And one of his first actions as Prime Minister? To reach out to Canada’s youth by participating in a Google Hangout with students from across Canada.

In his post-swearing-in statement, Prime Minister Trudeau said,

“We will shine more light on government to ensure it remains focused on the people it is meant to serve. Openness and transparency will be our constant companions, and we will work to restore Canadians’ trust in their government and in our democracy. We are committed to the highest ethical standards and applying the utmost care in the handling of public funds.”

Hopefully, this represents the way that the government will again welcome Canadians into their government.

UPDATE:

It’s come and gone. And at the end, the new Prime Minister told the students who participated that, “I’m really glad that one of my first actions as prime minister is to reach out to grade school right across the country. Politics is never supposed to just be just a speech politicians give that everyone else listens to. It’s about dialogue and conversation.”

If you’re curious about what Justin Trudeau’s first hour as Prime Minister was like, watch the Hangout below.

RIP The Ottawa Citizen iPad app

As of this week, this

IMG_0058

 

has been replaced by this

IMG_0060

 

Another legacy media attempt to attract audiences and advertisers in the digital-first era bit the dust this week. When I opened the iPad app for The Citizen, my local newspaper and the only major daily newspaper in Ottawa, Canada’s national capital, I was confronted by the news that the Citizen’s iPad app was no more. Launched with great hope and only a year ago, the Citizen’s attempt to make itself “appointment reading” has failed.

It was beautiful. It was big. It was interesting. It was doomed.

Perhaps its failure was partially linked to the plateauing in tablet use – in a world of larger smartphones. Maybe its failure was the app’s adoption of a “magazine format” – in a world that is not big on contemplation. But I think the app was doomed from the outset by its 6PM daily publication schedule – in a world in which we consume our news in realtime as it happens.

They didn’t succeed this time. But I hope they have the financial strength and vision to keep innovating.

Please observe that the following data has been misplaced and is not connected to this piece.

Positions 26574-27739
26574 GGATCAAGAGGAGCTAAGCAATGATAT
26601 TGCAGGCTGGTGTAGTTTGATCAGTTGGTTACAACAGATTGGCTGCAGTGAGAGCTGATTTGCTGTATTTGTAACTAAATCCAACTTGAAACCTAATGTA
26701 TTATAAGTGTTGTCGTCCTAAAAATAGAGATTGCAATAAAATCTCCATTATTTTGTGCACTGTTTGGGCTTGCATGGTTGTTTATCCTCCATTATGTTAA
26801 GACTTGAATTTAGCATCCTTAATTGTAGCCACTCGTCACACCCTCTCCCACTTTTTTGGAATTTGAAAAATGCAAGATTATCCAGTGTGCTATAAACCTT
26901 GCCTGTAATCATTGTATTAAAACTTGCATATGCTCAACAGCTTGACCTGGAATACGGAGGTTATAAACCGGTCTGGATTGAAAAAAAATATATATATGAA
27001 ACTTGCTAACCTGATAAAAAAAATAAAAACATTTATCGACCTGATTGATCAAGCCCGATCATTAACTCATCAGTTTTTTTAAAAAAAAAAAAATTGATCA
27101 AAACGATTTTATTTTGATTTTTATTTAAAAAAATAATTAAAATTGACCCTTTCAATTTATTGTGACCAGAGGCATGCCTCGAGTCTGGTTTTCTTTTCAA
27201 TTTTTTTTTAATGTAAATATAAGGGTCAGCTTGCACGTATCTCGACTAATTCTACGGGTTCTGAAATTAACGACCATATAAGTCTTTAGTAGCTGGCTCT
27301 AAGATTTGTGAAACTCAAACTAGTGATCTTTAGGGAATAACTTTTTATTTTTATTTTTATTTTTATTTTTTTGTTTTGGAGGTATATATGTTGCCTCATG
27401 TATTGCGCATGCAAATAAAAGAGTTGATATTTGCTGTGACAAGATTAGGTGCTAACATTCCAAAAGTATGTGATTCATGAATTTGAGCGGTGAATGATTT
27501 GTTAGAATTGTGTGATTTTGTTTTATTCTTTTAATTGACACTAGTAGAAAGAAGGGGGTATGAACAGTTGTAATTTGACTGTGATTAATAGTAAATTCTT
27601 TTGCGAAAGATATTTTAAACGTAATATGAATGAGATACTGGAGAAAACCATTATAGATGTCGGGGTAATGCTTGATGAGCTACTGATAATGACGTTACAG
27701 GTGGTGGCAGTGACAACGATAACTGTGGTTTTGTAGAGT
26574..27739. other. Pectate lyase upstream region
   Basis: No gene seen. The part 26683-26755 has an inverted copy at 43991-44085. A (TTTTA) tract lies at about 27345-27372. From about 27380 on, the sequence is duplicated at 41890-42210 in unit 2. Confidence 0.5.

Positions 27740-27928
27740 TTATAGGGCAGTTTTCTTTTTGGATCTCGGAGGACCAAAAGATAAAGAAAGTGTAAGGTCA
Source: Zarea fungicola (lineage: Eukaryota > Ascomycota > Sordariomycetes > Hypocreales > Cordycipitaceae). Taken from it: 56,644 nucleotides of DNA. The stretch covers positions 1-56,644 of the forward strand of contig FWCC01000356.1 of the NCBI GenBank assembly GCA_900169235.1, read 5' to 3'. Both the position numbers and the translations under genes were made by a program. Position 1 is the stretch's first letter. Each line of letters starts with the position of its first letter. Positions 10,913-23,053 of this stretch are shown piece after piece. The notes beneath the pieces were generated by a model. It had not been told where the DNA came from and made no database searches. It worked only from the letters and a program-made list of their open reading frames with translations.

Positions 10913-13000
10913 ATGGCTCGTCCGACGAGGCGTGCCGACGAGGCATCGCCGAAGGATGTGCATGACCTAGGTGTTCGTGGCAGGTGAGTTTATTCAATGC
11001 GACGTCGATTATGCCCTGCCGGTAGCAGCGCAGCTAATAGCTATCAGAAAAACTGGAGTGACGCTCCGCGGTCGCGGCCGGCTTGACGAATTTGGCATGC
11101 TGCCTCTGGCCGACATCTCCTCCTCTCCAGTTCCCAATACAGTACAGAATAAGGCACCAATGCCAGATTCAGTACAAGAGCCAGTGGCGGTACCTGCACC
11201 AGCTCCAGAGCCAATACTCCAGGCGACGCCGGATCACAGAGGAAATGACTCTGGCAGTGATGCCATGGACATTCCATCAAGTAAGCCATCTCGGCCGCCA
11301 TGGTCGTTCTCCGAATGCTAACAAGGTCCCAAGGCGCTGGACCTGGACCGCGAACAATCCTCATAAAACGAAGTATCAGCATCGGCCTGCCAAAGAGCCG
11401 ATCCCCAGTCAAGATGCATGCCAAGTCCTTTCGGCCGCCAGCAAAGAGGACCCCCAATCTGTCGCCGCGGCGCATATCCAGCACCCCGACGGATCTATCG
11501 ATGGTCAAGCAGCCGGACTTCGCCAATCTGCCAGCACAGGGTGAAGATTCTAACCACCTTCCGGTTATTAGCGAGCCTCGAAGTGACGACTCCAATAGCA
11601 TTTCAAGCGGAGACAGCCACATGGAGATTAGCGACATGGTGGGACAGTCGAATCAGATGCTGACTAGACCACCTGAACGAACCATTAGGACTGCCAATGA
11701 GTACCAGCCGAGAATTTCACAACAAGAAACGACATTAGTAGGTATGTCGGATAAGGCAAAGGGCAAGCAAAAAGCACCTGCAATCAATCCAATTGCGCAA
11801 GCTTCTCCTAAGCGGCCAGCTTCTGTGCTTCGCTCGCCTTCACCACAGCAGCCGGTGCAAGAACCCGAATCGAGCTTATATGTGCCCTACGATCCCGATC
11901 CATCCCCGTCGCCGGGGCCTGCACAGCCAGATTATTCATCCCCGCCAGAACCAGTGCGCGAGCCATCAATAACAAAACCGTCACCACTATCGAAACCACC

It’s not news that legacy news outlets – newspapers, magazines, television and radio – continue to struggle to find economic equilibrium in the digital-first world. Every time they lose, we all lose. When we turn first to Facebook in the morning instead of our local newspaper or television newscast, we hand ourselves over to the viral, not necessarily the important.

RIP The Ottawa Citizen iPad app. A bold experiment. A noble failure.

And so that it doesn’t disappear unremarked, here are some screen caps from the last few days of the Citizen’s iPad app.

IMG_0061 IMG_0062 IMG_0064 IMG_0065 IMG_0073 IMG_0075 IMG_0076

 

Facebook is eating YouTube’s lunch when it comes to video views and sharing

Facebook has increasingly been making moves to position itself as the preferred platform for uploading videos. This morning I saw evidence that, in fact, Facebook really is eating YouTube’s lunch when it comes to viewing and sharing videos.

The Case

We’re in the middle of a federal election in Canada. My friend, Ian Capstick, uploaded a humourous video to both Youtube and Facebook on August 28. If you haven’t seen it yet, take a look at the YouTube embed.

The Evidence

Ian uploaded the video to both platforms on Friday, August 28. It’s now Monday, August 31 and here are the stats for the first three days since the video was uploaded:

Facebook

  • 17,000 views
  • 205 likes
  • 323 shares
  • 57 comments

YouTube

  • 5,356 views
  • 60 likes; 5 dislikes
  • 11 comments

Same video. Very different views and social gestures. Facebook is generating 300% more views than YouTube, 300% more likes, and 500% more comments.

Clearly, something big has shifted in the past year. Facebook’s new video platform is making it king of video just as it became the top platform for pictures a few years ago.

What you should do about it

This is just one case. And it doesn’t mean that YouTube is in trouble. But it provides clear evidence that YouTube no longer has the video field to itself.

If you are not uploading your videos to both YouTube and Facebook, you are missing a substantial part of your traffic. So, starting now, upload your videos to both YouTube and Facebook. The times are changing – and so is our sense of where we will find and share video.

Native advertising going mobile at the New York Times

frames on white wall in art museum